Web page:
Skip to Main Content
It looks like you're using Internet Explorer 11 or older. This website works best with modern browsers such as the latest versions of Chrome, Firefox, Safari, and Edge. If you continue with this browser, you may see unexpected results.

Human Development and Family Sciences: Developing a Research Question and Search Strategy

Research in family studies


Watch these videos to help you think like a researcher. Learn how to

  • Develop strong research questions
  • Identify keywords related to your topic
  • Adapt your search to narrow down your results
  • Adapt your search to broaden your results

Thinking Like a Researcher

In this video, learn how to think like a researcher and formulate strong research questions.


Key Points:

  • Researchers ask questions and seek out evidence, identify previous experiences or relevant information to get context, look at all sides of an argument, and distinguish between opinion and fact.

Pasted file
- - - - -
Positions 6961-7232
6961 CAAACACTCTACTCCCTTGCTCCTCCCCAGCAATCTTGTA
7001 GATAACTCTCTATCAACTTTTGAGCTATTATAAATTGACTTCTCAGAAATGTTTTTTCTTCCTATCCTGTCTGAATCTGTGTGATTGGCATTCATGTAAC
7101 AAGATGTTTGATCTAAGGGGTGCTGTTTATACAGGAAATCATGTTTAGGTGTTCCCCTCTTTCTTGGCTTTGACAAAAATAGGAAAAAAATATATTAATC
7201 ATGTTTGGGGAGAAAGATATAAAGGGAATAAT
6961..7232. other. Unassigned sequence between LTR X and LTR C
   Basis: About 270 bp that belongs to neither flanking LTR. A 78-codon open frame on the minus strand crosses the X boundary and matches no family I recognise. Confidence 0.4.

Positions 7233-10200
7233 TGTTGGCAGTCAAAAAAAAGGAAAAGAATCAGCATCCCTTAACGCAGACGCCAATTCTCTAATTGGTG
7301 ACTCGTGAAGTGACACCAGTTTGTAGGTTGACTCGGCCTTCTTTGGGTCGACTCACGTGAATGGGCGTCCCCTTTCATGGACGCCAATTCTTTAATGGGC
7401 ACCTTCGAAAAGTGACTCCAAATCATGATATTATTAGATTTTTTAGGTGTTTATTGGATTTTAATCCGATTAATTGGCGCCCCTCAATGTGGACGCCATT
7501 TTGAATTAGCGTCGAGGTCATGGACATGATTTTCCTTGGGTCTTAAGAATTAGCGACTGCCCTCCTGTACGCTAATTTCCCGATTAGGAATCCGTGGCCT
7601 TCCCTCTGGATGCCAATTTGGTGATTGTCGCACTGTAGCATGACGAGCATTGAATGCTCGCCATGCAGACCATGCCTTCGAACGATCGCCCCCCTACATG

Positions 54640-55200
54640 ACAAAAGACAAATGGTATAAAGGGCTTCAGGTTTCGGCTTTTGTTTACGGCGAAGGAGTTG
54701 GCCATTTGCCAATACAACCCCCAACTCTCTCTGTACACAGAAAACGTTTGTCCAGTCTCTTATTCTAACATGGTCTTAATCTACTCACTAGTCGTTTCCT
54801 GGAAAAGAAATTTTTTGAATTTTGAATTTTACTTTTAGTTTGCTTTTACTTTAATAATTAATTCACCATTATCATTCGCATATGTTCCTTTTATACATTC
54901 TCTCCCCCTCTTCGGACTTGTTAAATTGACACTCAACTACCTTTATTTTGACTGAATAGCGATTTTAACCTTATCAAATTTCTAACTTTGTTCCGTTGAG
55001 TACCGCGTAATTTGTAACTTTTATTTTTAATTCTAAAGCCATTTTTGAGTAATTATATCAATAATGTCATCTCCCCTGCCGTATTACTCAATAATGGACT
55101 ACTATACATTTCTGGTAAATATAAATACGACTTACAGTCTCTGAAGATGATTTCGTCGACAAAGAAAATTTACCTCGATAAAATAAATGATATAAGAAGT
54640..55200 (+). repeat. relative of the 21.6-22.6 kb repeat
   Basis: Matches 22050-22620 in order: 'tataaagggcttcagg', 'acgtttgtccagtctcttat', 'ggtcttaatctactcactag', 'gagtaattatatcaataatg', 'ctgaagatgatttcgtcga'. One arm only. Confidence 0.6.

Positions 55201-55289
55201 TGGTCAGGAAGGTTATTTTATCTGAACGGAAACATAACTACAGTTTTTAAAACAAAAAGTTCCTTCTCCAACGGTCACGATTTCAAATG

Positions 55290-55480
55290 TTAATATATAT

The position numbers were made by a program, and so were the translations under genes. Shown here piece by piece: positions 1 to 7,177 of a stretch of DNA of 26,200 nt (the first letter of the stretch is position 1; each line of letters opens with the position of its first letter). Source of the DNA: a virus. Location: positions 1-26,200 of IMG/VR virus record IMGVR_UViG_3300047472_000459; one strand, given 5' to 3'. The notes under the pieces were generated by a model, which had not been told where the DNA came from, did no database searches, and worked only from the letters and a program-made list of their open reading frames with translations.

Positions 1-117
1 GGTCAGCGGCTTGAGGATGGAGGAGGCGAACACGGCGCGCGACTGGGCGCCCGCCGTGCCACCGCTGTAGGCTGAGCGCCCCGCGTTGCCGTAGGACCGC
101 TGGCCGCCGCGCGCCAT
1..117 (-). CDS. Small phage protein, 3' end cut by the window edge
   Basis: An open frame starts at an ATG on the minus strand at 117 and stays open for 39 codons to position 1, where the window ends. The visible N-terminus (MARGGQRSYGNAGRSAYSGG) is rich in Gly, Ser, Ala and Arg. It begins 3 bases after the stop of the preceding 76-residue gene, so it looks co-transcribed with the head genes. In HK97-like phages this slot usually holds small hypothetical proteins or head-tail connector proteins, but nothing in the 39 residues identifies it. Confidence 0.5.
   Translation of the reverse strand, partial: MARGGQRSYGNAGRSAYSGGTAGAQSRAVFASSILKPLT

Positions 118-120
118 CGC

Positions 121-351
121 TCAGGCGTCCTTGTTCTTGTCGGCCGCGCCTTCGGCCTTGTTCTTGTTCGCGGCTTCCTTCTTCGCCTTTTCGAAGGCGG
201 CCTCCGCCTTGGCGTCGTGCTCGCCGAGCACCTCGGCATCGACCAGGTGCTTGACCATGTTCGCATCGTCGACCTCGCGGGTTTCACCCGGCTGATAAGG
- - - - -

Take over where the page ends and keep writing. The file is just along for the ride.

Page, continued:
• To think like a researcher you need to develop a strong research question, find reliable evidence and let that evidence guide you, consider your audience and context to determine the scope of your research, and be open to revising your original question.
  • Strong research questions are open-ended, have a larger social significance, aim for neutrality, are answerable with reliable evidence, and have an appropriate scope.

Additional Tip:

  • Consider who, what, when, where, why when developing your research question to ensure that it is not too broad.

Adapting your Search Strategy

From your research question, you can develop a search strategy that maps out potential search terms to use in information resources. 

Key points:

  • Identify keywords, the most important words in your topic
  • Create a list of similar words (synonyms), including words or terms that are more specific
  • You may need to search for broader terms for a narrow local topic